By Ulrik Juul Christensen, M.D. CEO, Area9 Lyceum
As artificial intelligence and robotics take business and society by storm, the stakes are being raised for the competencies needed to thrive in the 21st century. From retail to manufacturing, financial services to medicine, every industry and business sector faces an urgent need for people who possess the necessary capabilities to adapt to the consequences of the fourth industrial revolution. The World Economic Forum continues to emphasize this issue, including with initiatives to help ensure that the 7 billion people on the planet are developed and allowed to reach their potential.
In the technology-enabled workplace, skills such as creativity, critical thinking, collaboration, and communication (known as the 4Cs) are becoming increasingly important. Add to that character traits such as curiosity, courage, leadership, and ethics, and tie in an imperative for having a growth mindset, and it’s clear that what might have been considered sufficient for people in the past won’t suffice for the future. And neither will traditional methods of education.
The Shortfall of Traditional Education
As the World Economic Forum’s initiative on “Shaping the Future of Education, Gender and Work” observed: “Technology and globalization are significantly transforming work. However, education and training systems, having remained mostly static and underinvested for decades, are largely inadequate for these new labour markets. Additionally, a prevailing gender bias is introducing further inefficiency and inequality. We must therefore rethink the way talent is developed and deployed in the world.”
Traditional education, both in the classroom and through basic e-learning, falls short because it takes an inherently “one-size-fits-all” approach, exposing all learners to the same material and content, regardless of each person’s individual experiences, prior knowledge, and background. No matter if someone has already mastered the material (and therefore is both bored and fatigued by unnecessary repetition) or is struggling and needs additional reinforcement, traditional education does little or nothing to serve these learners as individuals. The result is inefficiency and ineffectiveness, creating bottlenecks in the delivery of much-needed knowledge and skills.
The science is clear: Adaptive learning that combines the latest in computer science with cognitive research can deliver personalized learning at scale across a population of learners. In other words, “mass customization” that has transformed the ability of other industries to respond to individualized needs can and must transform education.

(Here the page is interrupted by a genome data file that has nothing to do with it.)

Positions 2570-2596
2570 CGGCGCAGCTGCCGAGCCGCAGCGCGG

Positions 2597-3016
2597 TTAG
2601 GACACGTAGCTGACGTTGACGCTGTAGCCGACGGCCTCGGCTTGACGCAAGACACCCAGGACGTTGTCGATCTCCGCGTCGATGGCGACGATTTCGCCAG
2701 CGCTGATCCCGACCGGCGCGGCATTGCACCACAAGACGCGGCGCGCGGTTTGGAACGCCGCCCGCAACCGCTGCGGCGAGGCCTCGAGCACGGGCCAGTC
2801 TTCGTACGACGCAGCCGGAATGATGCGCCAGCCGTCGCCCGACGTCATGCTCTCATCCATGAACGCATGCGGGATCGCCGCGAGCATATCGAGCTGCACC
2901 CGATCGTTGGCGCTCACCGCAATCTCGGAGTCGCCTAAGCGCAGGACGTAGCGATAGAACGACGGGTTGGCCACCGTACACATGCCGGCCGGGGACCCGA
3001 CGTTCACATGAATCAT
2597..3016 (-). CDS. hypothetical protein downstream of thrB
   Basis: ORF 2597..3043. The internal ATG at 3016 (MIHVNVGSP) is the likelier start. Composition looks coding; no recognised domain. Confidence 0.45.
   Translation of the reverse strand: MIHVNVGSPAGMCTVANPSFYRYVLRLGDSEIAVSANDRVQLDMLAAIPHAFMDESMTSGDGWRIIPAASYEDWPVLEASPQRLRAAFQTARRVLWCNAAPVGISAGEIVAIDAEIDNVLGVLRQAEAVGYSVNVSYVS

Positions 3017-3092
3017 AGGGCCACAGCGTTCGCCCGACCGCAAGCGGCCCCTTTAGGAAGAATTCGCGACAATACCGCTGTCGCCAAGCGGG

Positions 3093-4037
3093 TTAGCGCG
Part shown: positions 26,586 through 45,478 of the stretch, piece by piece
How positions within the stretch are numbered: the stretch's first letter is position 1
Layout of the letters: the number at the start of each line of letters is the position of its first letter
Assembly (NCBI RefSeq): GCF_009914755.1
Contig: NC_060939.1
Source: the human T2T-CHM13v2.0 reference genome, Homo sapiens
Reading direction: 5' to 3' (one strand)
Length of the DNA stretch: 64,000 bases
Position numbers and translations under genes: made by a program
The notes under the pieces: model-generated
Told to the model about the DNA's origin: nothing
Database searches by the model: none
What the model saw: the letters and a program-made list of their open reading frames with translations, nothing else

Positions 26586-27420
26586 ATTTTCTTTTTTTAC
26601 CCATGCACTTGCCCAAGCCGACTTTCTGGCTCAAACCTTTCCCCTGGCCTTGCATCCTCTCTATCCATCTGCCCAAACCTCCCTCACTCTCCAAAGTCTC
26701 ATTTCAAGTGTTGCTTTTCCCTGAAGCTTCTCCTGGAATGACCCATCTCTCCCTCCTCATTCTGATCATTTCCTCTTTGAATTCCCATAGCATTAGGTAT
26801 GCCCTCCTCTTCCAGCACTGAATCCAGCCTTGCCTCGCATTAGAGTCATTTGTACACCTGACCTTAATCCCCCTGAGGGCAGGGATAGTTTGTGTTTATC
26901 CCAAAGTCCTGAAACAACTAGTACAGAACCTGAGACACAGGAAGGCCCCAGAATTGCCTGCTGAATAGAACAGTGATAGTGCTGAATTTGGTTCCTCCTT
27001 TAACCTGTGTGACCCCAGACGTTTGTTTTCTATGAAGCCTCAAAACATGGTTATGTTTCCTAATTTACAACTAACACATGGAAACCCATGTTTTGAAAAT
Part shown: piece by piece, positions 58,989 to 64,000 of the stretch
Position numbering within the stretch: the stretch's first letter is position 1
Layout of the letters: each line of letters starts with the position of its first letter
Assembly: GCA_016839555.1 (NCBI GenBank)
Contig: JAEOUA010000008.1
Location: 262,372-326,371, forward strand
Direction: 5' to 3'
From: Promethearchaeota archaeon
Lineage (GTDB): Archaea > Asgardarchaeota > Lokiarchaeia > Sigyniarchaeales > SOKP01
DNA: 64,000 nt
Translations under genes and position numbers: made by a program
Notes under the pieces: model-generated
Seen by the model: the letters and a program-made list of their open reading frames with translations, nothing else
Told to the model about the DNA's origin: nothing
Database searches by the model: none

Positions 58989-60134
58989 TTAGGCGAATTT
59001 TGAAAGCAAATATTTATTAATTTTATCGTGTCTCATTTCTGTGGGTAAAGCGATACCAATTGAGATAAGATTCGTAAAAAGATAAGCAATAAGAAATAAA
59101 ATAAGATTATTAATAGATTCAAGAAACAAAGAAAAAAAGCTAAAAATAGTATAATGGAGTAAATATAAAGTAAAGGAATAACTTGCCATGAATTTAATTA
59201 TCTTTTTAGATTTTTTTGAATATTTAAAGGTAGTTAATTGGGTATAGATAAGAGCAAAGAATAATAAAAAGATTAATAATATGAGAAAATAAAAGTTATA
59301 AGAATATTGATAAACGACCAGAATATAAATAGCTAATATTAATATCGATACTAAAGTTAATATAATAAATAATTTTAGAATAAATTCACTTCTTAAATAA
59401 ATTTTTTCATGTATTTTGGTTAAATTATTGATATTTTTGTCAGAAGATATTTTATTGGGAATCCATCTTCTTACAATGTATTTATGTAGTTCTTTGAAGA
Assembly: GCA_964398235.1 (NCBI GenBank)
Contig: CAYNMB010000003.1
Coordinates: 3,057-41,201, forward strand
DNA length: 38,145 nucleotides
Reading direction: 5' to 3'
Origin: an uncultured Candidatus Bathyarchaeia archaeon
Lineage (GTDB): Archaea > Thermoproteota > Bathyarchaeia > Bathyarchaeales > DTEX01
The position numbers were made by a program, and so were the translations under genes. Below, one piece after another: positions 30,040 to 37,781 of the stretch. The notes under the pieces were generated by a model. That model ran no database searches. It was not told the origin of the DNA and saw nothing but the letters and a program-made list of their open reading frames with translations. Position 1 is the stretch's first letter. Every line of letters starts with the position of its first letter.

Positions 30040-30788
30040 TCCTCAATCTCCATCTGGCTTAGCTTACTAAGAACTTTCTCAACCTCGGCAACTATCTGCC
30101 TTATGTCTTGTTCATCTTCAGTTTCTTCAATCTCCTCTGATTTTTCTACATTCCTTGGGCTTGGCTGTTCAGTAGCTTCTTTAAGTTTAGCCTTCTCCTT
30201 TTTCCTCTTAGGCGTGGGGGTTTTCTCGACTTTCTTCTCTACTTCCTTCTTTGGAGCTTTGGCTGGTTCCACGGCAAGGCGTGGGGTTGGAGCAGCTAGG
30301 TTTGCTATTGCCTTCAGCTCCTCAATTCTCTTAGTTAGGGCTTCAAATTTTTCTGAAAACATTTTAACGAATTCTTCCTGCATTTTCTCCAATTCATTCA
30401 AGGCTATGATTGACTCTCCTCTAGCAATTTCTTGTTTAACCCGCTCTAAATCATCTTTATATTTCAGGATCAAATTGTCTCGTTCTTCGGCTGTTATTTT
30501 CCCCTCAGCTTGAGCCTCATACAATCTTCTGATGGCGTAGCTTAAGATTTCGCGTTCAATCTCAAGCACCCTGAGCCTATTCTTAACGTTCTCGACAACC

The “Tutor Model” at Scale
Adaptive learning mimics the best model that has been proven over the years: the classic tutor-and-pupil interaction which, as Benjamin Bloom demonstrated, can dramatically increase learning effectiveness compared to the traditional classroom. Tutoring improves average performance among virtually all learners, and the achievement curve among people is much tighter. One-on-one tutoring, however, is not feasible at scale, but other solutions are. Advanced adaptive learning systems that take a highly personalized approach with each and every learner mimic the personal, master coach—and at scale.
Even with its personalized approach, adaptive learning cannot and should not address the entire need for increased knowledge, skills, and character. A combination of human teachers plus technology, in a blended learning environment, brings out the best of both: The teacher who interacts with, motivates, and encourages students, and adaptive learning technology that adapts to the learner (and not the other way around).
The current education system is misaligned with the needs of delivering the knowledge and skills that humans will need in the future to thrive in a technology-enabled workplace.
Increasing Competency with Adaptive Learning
Measurable and outcomes-based, adaptive learning is geared toward improving job performance through mastery and maintenance of knowledge and skills, rather than the mere completion of a course or online lesson. By taking a personalized approach, adaptive learning engages learners and helps them achieve proficiency quickly—often achieving proficiency in half the time compared to other learning methods. Such efficiency results from taking a “questions-first” approach, probing what learners already know and where they have knowledge gaps. This also raises self-awareness and uncovers misconceptions—that is, where learners are “unconsciously incompetent,” a pervasive problem in which people believe they know something but, in fact, do not. Our data show that employees can be as much as 20-40% unconsciously incompetent in areas that are critical to their job performance.